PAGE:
In the last 30 mins of the first of six video tutorials on the SharePoint App Model published on Microsoft’s Virtual Academy, Steve Walker and Vesa Juvonen use some of the techniques likely to be familiar to anyone involved in an effort to persuade people to adopt a new method of computing. The title of this video is Transform SharePoint Customizations to SharePoint App Model: (01) Introduction to App Model Transition Tasks.
The experience of this tutorial as an effort to persuade an audience to do something differently, is exemplified by the frequency of repetition of several recommended approaches. The most popular of these recommendations is a call for SharePoint developers to approach the task of transforming full trust solutions into systems conforming to the new Office (SharePoint) App Model from a functional (rather than technical) perspective. Once the task of renovating code is approached from this perspective, Walker and Juvonen argue, then the steps required to actually effect the intended transformation should no longer be tightly coupled to specific components for the solution. At numerous points over the final section of this first tutorial of the set Walker points to “timer jobs” as, potentially, a non-essential piece of a solution, at least when they are regarded from a functional perspective.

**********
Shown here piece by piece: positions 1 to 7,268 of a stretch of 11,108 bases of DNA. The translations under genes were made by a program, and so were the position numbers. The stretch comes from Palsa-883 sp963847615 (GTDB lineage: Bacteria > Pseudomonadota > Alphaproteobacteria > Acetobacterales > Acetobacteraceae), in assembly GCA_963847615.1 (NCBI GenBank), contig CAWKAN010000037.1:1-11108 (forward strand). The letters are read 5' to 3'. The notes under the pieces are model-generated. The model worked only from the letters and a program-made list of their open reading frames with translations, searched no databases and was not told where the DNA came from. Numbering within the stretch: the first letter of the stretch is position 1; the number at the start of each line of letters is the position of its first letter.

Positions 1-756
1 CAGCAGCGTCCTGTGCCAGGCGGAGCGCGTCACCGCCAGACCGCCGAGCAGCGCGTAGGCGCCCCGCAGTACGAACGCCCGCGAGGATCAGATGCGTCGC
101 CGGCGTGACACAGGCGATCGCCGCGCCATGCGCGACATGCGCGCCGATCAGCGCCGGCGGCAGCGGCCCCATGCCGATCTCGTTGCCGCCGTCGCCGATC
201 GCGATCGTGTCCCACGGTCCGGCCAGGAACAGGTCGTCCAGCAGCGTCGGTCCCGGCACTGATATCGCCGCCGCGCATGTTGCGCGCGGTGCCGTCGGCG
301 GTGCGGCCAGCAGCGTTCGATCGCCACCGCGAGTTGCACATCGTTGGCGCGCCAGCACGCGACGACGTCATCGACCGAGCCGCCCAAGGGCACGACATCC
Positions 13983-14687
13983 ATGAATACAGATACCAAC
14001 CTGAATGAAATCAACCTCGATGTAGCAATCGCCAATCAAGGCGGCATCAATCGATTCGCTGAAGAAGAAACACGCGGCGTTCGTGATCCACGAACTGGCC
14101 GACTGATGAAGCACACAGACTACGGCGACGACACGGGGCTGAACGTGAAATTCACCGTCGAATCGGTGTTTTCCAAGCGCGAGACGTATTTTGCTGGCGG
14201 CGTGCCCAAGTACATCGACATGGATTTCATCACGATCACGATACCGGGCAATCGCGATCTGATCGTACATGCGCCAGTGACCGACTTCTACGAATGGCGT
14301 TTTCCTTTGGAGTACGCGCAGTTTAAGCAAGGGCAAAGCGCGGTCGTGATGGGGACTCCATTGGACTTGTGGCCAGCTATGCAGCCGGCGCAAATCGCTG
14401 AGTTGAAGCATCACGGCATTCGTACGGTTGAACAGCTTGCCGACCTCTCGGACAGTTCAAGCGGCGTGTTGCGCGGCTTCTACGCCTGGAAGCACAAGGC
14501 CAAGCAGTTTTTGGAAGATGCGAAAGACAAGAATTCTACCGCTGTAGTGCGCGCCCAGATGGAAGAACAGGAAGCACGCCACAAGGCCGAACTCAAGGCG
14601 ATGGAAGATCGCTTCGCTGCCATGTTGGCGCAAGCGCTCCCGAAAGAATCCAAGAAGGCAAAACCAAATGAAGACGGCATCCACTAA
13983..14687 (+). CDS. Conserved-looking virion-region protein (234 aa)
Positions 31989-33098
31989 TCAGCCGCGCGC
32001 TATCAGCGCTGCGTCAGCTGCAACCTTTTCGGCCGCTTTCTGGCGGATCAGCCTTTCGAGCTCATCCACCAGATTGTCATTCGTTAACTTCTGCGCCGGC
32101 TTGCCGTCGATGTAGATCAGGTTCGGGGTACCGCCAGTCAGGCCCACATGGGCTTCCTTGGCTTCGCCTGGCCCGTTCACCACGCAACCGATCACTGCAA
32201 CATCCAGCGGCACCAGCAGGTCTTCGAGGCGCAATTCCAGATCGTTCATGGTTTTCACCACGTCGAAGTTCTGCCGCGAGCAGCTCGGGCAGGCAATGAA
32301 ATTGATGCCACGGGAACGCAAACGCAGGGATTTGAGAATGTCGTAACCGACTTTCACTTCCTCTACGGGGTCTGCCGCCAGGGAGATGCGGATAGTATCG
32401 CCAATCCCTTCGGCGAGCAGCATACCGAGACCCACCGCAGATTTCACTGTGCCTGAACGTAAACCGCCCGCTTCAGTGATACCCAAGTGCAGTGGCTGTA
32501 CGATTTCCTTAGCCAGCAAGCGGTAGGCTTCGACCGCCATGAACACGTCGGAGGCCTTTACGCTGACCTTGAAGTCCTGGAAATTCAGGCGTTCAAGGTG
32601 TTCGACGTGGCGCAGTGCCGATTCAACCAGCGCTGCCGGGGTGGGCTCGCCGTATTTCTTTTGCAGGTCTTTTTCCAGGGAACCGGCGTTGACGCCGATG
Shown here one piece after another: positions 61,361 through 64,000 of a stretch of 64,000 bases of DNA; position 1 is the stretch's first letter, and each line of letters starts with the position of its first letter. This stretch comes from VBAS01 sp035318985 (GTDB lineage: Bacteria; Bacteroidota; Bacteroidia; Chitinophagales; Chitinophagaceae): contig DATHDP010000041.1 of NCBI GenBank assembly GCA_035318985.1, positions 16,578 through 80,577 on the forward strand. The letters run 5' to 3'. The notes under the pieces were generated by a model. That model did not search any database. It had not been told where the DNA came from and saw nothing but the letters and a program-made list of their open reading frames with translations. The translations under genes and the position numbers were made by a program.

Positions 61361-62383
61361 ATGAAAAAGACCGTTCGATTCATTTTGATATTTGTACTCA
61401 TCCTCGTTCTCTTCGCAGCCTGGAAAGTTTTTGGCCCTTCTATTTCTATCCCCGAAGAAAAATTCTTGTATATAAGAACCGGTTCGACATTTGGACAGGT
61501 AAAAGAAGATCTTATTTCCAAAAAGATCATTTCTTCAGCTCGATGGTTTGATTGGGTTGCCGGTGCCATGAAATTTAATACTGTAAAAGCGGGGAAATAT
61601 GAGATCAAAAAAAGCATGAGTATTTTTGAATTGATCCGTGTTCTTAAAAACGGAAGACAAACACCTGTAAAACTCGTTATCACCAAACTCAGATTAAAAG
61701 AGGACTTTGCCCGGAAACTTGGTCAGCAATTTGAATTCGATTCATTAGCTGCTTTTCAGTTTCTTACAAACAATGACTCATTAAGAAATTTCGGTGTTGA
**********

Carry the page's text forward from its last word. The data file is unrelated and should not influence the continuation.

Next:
But is a functional approach, complete with the understanding Walker and Juvonen recommend their audience gain of the business requirements, actually a better task for an audience of business analysts, or, perhaps, project managers? Perhaps this is the case. So analysts and their project management counterparts may also want to watch at least this first video tutorial of the set.
The last 10 mins of the video addresses the needs organizations committed to the full trust solution approach to SharePoint customization require to better approach the task. The content in this final segment is all about best practices and is presented by Vesa Juvonen. Presumably the audience should adopt these new approaches to ensure some of the “evergreen” experience of Office 365 feature repair and enhancement (which Walker and Juvonen mention at numerous points in the video) can spill over, effectively, to the SharePoint on-premises community of users. After all, an evergreen experience is certainly required if, for no other reason than to ensure bug fixes, patches and other important changes to server features can be implemented as soon as possible.
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